Posts Tagged ‘The Peter Principle’

“The Peter Principle” in American Politics (2016)

February 16, 2016

“The Peter Principle” in American Politics (2016)



In a hierarchy, every employee tends to rise to his level of incompetence.

—–Dr. Lawrence J. Peter



The Peter Principle first appeared in 1969 and was widely known through the 1970s. In case there are any sad souls out there who do not know the wisdom of this book and its sequels, let me sum up: For every job in the world, there is someone, somewhere, who cannot do it. Given enough time and enough promotions, that person will get that job. At that point, he (or she) will not get promoted again in the normal course of things. At the same time, he or she will most likely not be fired, since that would mean that the last promotion was a mistake and would be an admission of incompetence by the person or persons responsible. Thus, the incompetent person is stuck at his or her level of incompetence, muddling along, frustrating coworkers and underlings and superiors alike. Over time, the hierarchy will become overwhelmed by incompetent employees and leaders alike, and collapse, unless it finds some way to rid itself of this deadwood.

Dr. Peter himself applied this principle to politics. We can say that “candidate” is the entry level position for the political hierarchy. The classic model is someone who runs for local office, say local school board or county commission. If the candidate is competent at meeting and ingratiating himself or herself with people, raising money and speaking publicly, the candidate will get promoted to office-holder. However, the skills required to be a successful candidate are not the same as those required to be a successful leader. The candidate may prove to be a political failure, unable to work with the system to accomplish his or her goals or even to maintain the smooth functioning of the group. If, however, the local politician proves capable, he or she may catch the eye of someone in the state party looking for a candidate for some higher office. The successful county commissioner or city councilmember is invited to run for state office. If he or she succeeds as a candidate for state office, then the new state legislator has the chance to impress peers and party leaders and might be recruited to run for national office. But if at any point the candidate turns out to be a dud in office, he or she will (the story goes) not be asked to run for anything else. However, given the power of the incumbency and the tendency of voters to kvetch about their leaders while only meaning the ones they themselves didn’t vote for, the mediocre state legislator or Congressman will continue to stay at his or her level of incompetence indefinitely, winning reelection almost automatically unless the whole political structure is struck by some catastrophe (and often even then).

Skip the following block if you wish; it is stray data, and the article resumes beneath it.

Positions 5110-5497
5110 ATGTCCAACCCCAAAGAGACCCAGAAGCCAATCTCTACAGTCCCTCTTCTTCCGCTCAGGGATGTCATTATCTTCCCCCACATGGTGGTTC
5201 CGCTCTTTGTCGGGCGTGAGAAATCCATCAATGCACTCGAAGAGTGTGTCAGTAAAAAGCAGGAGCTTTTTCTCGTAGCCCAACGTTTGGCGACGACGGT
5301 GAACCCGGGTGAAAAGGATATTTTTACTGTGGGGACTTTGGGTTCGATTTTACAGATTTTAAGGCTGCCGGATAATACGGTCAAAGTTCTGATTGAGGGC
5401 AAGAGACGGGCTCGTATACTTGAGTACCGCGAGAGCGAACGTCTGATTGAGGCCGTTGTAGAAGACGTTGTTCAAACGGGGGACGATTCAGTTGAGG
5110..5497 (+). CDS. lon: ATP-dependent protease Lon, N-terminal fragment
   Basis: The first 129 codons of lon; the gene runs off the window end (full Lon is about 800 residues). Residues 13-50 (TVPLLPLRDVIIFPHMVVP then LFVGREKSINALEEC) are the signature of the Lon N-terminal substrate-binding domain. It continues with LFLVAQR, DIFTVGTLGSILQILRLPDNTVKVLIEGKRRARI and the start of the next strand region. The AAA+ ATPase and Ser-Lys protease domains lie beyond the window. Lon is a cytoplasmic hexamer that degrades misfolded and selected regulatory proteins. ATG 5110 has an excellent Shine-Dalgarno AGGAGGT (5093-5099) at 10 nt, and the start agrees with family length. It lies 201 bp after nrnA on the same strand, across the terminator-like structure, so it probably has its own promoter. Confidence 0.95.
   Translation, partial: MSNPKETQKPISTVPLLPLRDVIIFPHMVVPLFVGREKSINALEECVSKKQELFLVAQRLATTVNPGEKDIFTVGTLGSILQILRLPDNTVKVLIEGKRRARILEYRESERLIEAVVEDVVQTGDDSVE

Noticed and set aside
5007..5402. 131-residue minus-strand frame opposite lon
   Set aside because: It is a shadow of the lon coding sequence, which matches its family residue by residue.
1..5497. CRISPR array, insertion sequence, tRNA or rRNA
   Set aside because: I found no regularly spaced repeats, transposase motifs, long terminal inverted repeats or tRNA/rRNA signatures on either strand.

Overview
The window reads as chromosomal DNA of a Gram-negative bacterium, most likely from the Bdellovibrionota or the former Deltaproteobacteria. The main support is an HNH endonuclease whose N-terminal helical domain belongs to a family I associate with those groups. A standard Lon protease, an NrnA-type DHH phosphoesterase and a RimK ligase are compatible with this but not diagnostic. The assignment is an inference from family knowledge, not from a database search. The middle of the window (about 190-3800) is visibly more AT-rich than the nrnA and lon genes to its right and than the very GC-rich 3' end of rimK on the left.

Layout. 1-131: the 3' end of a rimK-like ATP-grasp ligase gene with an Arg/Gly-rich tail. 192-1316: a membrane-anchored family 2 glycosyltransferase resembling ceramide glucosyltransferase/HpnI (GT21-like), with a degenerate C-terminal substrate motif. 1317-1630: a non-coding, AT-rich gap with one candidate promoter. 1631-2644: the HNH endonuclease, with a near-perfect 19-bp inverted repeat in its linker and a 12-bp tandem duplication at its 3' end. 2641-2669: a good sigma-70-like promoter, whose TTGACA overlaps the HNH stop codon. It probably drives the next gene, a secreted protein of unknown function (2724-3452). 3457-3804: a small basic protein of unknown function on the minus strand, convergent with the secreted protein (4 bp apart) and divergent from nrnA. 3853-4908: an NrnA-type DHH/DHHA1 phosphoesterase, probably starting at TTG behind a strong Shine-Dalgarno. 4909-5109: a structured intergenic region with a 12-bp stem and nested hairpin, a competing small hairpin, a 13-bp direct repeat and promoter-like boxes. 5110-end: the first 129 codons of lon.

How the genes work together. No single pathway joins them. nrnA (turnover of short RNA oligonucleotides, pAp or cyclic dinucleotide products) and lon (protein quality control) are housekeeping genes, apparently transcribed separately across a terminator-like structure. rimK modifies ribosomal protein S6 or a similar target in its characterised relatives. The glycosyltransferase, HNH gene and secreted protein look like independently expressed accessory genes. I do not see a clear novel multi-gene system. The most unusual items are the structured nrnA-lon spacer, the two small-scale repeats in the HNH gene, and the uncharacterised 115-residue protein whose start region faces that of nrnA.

There are, of course, many exceptions to this standard story line. Most come down to the simple fact that the necessary qualifications for the job of “candidate” are not the same as the skills needed for the job of “office-holder.” For example, Ted Cruz. Ted Cruz was successful as a student, specializing in courses and activities that relate to winning arguments. He did not focus so much on learning what was true as he did on convincing others to go along with him. He was never interested in forming consensus or compromising or determining whether in fact he might be mistaken about something, and did not study those skills. He was, to all accounts, a consummate ideological activist and lawyer. With an impressive résumé and success in Texas state politics, he was able to attain promotion to the job of candidate for U.S. Senate. He was and is a very competent campaigner, able to persuade voters and donors, and thus attained promotion to the job of actual Senate office-holder. As a U.S. senator, however, he has proven to be stunningly incompetent. The word “politics” has it roots in the Greek word “polis,” meaning city-state or community; to be a politician is to be a participant in the activities and leadership of your society.   A good politician is someone who works with others to find the best course for the society and to implement those policies. The necessary skills are, above all, the ability to work with others, to form coalitions of allies who will support one’s career and one’s policies, and to work out deals when necessary with others to persuade them to work with you. Ted Cruz is, as his opponent Donald Trump has said, hated. He is not hated by liberals only, or Democrats only. His own Republican party members hate him. People as a class hate him. The world seems divided between those who hate Ted Cruz and those who haven’t met him yet. This would generally be considered to be abject failure for a politician. However, it is not necessarily a failing for a candidate. Candidates only have to promote themselves and sell themselves; they don’t have to actually do anything. A good candidate can be successful the same way that headache medicine that you “apply directly to your forehead” was successful, even though there was no evidence that it actually worked; good marketing can make up for a lack of effectiveness. Now, he is proving that he is a competent candidate for President. Many of those who have worked with him believe he is incompetent, and would be a danger to his political party, his ideological movement and even to the nation, were he elected; but the hiring committee that is the Iowa Republican caucus has determined that he has the qualities required for the job of candidate.